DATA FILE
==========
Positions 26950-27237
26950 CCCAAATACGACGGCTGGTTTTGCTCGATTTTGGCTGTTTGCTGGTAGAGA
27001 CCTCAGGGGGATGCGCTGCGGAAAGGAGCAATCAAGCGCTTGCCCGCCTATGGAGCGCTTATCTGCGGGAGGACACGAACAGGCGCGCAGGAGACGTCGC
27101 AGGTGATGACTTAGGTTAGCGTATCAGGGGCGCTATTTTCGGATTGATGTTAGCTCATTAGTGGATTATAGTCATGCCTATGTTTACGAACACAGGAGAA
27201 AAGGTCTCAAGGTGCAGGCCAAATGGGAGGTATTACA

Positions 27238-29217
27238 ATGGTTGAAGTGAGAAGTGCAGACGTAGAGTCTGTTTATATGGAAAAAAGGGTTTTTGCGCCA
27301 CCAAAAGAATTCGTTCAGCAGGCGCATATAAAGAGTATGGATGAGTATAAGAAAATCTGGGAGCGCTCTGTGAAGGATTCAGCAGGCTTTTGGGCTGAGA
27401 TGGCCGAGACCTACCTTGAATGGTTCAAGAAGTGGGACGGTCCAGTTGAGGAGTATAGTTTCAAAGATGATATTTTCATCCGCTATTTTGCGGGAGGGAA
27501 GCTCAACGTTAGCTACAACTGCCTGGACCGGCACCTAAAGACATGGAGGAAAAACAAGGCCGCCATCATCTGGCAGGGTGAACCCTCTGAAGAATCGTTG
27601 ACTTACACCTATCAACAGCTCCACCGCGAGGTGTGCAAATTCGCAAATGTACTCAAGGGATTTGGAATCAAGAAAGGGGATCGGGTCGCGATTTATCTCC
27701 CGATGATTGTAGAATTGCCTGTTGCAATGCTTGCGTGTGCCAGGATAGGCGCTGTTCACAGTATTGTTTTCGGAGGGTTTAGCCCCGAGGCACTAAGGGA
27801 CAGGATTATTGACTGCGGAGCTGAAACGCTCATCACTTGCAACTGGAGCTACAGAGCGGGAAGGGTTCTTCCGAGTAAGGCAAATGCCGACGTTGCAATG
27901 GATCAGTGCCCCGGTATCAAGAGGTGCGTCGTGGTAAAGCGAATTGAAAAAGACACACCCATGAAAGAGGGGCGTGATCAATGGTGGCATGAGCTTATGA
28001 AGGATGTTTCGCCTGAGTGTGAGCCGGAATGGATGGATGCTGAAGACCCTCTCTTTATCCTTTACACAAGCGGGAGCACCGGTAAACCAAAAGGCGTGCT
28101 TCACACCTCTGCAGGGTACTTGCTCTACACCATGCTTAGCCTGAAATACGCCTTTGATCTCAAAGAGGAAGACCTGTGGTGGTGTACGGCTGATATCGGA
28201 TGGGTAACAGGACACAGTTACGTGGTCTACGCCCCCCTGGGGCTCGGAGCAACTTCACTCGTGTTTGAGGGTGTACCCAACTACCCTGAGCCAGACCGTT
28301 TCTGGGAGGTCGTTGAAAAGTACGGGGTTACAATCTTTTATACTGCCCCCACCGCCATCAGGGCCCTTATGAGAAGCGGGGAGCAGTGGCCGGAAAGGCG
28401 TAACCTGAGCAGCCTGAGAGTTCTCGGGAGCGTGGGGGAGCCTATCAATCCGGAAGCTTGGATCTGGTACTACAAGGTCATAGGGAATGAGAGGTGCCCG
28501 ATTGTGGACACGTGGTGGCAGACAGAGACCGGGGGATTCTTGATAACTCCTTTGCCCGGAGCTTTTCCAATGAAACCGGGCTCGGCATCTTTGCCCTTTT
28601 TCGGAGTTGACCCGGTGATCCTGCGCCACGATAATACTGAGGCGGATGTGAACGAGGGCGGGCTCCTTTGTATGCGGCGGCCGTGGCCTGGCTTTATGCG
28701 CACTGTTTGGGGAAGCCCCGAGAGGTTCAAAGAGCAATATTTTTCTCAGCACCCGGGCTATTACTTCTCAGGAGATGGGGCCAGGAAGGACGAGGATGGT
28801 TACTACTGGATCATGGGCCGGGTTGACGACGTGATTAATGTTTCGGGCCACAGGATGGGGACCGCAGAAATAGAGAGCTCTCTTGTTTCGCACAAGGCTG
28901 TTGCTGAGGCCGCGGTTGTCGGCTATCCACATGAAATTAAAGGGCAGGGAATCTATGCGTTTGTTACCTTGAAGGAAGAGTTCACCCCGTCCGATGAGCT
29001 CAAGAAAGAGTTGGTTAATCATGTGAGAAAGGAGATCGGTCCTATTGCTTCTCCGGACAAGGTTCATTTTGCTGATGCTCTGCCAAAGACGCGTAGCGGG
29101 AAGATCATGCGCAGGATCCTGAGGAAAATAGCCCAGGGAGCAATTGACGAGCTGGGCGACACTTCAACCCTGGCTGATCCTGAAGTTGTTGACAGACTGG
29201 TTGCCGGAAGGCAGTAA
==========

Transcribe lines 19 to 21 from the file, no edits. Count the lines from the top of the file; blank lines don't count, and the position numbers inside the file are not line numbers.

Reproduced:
28401 TAACCTGAGCAGCCTGAGAGTTCTCGGGAGCGTGGGGGAGCCTATCAATCCGGAAGCTTGGATCTGGTACTACAAGGTCATAGGGAATGAGAGGTGCCCG
28501 ATTGTGGACACGTGGTGGCAGACAGAGACCGGGGGATTCTTGATAACTCCTTTGCCCGGAGCTTTTCCAATGAAACCGGGCTCGGCATCTTTGCCCTTTT
28601 TCGGAGTTGACCCGGTGATCCTGCGCCACGATAATACTGAGGCGGATGTGAACGAGGGCGGGCTCCTTTGTATGCGGCGGCCGTGGCCTGGCTTTATGCG